He justified his claim by stating that these young settlers wish to “replace Israeli democracy with theocracy,” in the style of Al Qaeda. This is untrue. While the settlers certainly wish to see a Third Temple ultimately built and a theocratic society of kohanim ushered in, at this time their goals are not as lofty. Right now, their only realistic goal is that of saving their beloved homes from being demolished by Sharon and his undemocratic plan.

Most of the settlers I’ve met believe in democracy and don’t fit the media’s portrayal of violent,
uneducated brutes – the kind of stereotype Chafets and Sharon continue to promote.

Sergio Kadinsky
Forest Hills, NY




Open Letter To The Boro Park Jewish Community

As this is a time for introspection, I am asking you to think seriously about the following scenario.

You have a neighbor who lives a few doors down, whom you see occasionally. You don’t know his/her name but since he/she is an obvious landsman and lives on your block, you occasionally wave. You have never spoken to this individual and it is not likely you ever will, and you will most assuredly not have him/her over for a Shabbat meal.

What if I tell you that this individual was murdered by a thug right outside his/her home? Shot in cold blood with no justification? What would you do? I presume you would go to the police. You probably would organize a block watch. You would collectively offer a reward to catch the perpetrator. The rabbinical community would meet with politicians to discuss this tragedy. The lay leaders would strut in the street denouncing the violence. You would, as a community, attempt to locate any witnesses to this heinous crime.

I think all of the above are viable and logical approaches to take.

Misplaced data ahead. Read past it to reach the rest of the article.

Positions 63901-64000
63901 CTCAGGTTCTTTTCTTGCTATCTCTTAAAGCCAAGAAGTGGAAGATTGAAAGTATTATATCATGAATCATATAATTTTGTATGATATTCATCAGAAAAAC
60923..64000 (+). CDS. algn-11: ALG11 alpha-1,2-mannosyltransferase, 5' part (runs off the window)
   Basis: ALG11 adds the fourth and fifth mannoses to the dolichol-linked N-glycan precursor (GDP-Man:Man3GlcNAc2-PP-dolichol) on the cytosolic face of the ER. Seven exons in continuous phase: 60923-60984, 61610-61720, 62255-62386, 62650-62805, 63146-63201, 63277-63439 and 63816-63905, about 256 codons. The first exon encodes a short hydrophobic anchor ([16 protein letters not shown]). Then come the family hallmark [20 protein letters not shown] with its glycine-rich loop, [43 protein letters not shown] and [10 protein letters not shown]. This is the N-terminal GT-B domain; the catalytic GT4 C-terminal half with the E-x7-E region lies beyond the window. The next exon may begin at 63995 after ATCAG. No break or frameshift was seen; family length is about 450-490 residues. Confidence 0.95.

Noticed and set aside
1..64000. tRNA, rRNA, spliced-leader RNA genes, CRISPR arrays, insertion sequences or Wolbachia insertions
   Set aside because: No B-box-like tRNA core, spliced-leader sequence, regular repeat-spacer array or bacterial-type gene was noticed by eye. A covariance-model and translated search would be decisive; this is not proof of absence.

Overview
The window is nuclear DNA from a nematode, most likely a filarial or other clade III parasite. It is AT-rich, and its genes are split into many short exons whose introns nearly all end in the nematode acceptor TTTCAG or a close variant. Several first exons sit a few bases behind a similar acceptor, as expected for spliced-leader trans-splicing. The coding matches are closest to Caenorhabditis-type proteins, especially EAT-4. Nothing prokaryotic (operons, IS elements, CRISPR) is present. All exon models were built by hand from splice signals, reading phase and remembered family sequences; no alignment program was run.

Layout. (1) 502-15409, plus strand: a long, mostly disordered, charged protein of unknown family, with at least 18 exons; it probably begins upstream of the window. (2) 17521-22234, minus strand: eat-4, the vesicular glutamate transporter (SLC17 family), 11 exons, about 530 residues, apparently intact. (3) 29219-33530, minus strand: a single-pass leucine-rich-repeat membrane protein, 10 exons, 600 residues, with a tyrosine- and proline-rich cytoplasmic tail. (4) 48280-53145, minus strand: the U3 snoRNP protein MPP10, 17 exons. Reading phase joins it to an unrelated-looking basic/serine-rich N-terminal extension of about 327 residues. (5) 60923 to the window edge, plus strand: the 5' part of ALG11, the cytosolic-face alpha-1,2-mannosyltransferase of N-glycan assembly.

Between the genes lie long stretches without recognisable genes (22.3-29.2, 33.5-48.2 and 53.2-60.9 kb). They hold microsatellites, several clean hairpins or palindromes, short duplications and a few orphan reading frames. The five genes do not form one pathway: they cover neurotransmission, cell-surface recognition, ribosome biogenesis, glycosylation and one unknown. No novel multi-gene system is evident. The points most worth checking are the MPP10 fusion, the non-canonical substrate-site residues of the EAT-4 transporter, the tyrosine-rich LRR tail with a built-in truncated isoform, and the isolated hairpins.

However.

On August 30, 1999, a young man by the name of Gary (Gidone) Busch was shot dead in cold blood by the NYPD in Boro Park. He was, in fact, shot 12 times at close range. What did you do? What did the Boro Park Jewish community do?

We know what you did not do. You did not go to the police hierarchy. You did not organize a
block watch to see what could be done. You did not collectively offer money to the family to assist them through the expensive trial and hearings. The rabbinical community did not meet with politicians to discuss the tragedy. In fact, the rabbinical body thwarted any response by its own lack of response. The lay leaders did not strut in the street denouncing the violence. To add further insult to injury, witnesses either had to be subpoenaed or ran away to Lakewood. What happened to the Torah verse of ”Lo samod al dam rayecha”?

Gary (Gidone) Busch was murdered a number of times that day. First by the police, then again by a smear campaign, and lastly by the Jewish community of Boro Park which let him and his
family hang out to dry.

Well, I am done browbeating. I apologize if I have offended anyone.

As this is a month conducive to teshuva, G-d has given us another chance.

Last November, the police and the city were vindicated of any wrongdoing. But on September 9, only a couple of weeks ago, an honorable judge granted a new trial. In his words ”permitting the verdict to stand would result in a miscarriage of justice.”

This time, I hope the community does the right thing. I hope that instead of putting its
communal head in the sand, it stretches its neck to find ways to help the family and all who seek justice.

Rabbis, leaders, politicians, fellow Yidden: Gevald! A Yid was murdered. Don’t waste any
more time. Locate the witnesses and force them to testify. Let the police know that we are not stupid cattle. Go to the trial and make your presence felt. Organize a memorial for this man. Do what you can.

Finally, I believe the entire community owes the family an apology for the apathy that was
rampant. I would like to publicly thank Assemblyman Dov Hikind and Representative